When Cinnamon Stancil is asked simply, how do you do it? How do you deal with a schizophrenic child who sometimes tells you she hates you and wants to kill you?
"I live day by day," says Cinnamon. "I will never give up on her. I separate Becca from her illness and my love for her is unconditional."
Side Effects From Medications?
Perhaps the most frequent questions the families answer are about the myriad medications their children have consumed over the years, all aimed at easing the devastating effect of the hallucinations. As parents, are they concerned that the medications, often only tested in adults, could be damaging to their children?
"Absolutely," says Jennifer Wohlenberg. "We are always cautious about the medications they take, and [the girls] are tested regularly to check for side effects on their liver, their blood counts, their glucose and cholesterol levels. Of course, we don't want to make their lives worse from taking these medications, but research also shows that protecting their young brains from manic episodes can help decrease the severity of their disorders in adulthood."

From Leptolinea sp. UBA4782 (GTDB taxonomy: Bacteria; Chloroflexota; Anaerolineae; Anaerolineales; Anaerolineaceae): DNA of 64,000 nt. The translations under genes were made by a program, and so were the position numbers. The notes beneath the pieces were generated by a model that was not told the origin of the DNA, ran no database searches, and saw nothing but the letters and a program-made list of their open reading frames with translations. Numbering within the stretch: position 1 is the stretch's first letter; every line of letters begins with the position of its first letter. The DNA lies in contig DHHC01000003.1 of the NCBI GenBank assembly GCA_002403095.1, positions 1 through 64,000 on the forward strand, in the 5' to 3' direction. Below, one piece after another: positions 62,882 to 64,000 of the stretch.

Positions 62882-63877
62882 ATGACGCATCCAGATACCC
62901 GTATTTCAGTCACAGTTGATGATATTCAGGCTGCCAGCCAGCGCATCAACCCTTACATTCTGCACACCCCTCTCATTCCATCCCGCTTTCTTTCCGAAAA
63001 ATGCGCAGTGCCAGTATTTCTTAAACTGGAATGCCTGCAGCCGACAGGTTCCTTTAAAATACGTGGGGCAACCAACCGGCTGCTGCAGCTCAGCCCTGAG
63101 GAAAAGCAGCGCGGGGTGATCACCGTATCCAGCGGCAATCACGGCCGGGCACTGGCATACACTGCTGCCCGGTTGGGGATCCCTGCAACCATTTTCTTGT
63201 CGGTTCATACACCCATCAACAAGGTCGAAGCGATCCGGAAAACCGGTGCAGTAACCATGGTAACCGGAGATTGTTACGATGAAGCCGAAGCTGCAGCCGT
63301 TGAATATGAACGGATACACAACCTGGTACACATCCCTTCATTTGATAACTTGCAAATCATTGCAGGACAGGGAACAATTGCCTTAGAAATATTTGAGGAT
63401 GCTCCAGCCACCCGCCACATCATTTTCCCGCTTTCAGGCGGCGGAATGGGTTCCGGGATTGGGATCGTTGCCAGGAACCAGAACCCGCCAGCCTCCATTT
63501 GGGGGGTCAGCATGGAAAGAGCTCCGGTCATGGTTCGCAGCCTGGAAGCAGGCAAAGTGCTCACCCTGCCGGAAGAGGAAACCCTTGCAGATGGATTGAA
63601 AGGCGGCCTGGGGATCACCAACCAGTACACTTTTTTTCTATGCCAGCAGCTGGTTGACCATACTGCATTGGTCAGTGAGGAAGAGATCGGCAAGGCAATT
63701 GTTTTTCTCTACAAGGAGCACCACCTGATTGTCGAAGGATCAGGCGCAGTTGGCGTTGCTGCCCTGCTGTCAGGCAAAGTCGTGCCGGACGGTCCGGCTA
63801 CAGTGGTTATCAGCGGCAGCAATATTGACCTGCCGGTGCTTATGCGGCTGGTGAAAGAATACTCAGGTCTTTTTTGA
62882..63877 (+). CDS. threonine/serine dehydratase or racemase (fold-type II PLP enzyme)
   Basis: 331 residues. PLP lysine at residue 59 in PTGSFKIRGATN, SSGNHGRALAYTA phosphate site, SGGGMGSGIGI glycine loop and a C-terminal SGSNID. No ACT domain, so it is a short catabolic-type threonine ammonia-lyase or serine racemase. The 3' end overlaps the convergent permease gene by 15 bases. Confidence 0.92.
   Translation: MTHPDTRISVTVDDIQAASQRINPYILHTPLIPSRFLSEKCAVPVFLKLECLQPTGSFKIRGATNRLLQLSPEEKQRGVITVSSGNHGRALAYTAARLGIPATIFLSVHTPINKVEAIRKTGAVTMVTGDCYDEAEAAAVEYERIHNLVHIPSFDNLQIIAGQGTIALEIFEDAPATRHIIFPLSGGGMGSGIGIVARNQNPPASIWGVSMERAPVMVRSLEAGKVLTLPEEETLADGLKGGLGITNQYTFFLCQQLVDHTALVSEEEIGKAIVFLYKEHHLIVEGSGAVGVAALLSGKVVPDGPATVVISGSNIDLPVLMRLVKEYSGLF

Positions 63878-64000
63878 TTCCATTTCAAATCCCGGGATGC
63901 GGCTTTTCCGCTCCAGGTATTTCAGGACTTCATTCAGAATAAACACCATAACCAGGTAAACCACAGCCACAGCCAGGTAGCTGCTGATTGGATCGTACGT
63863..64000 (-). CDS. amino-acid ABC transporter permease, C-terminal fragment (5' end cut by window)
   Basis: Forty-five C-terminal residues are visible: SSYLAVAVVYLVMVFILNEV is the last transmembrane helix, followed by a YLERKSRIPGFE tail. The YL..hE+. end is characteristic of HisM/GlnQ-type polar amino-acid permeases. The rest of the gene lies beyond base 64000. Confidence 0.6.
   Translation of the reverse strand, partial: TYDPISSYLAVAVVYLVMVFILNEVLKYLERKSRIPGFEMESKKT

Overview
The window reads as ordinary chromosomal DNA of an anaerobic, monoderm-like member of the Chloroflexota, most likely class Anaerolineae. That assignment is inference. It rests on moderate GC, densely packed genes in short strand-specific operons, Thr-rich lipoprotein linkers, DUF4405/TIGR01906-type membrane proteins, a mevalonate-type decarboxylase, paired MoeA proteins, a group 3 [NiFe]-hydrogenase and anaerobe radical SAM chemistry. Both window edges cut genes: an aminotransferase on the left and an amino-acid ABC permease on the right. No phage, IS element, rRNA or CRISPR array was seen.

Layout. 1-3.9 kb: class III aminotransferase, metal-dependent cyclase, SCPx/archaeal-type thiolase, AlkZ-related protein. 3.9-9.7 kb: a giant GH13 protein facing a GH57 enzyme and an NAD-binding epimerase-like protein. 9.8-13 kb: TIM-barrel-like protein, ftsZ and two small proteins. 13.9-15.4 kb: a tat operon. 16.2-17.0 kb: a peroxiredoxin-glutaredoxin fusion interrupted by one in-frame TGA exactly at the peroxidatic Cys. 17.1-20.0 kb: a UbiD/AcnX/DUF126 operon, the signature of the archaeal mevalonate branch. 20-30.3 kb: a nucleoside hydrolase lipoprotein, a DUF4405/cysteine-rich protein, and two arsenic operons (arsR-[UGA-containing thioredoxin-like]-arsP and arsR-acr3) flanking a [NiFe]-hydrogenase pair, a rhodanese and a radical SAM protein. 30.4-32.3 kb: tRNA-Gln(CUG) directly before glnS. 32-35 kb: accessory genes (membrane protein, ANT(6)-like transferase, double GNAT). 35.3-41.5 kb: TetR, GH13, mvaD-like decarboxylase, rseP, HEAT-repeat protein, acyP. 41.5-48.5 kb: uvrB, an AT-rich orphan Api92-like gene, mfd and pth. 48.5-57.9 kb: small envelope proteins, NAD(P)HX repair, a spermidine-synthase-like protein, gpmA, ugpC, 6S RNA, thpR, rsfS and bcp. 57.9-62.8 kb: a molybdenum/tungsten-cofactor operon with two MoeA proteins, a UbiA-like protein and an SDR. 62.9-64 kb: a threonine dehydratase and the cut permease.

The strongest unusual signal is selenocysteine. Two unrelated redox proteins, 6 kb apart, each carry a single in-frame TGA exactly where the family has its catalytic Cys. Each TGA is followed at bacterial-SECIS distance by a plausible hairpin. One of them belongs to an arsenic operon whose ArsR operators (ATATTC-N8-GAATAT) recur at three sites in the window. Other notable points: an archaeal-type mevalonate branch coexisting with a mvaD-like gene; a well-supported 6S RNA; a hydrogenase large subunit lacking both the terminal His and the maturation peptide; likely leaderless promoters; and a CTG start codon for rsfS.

"I am not going to torture Jani by subjecting her to untried methods in lieu of medications," says Michael Schofield. "Yes, the medications have side effects, but they make it less likely that she will run into traffic or jump off a roof because her hallucinations tell her so...whatever other options are pursued, medication must be the cornerstone of any treatment for psychosis because it is the best option we have."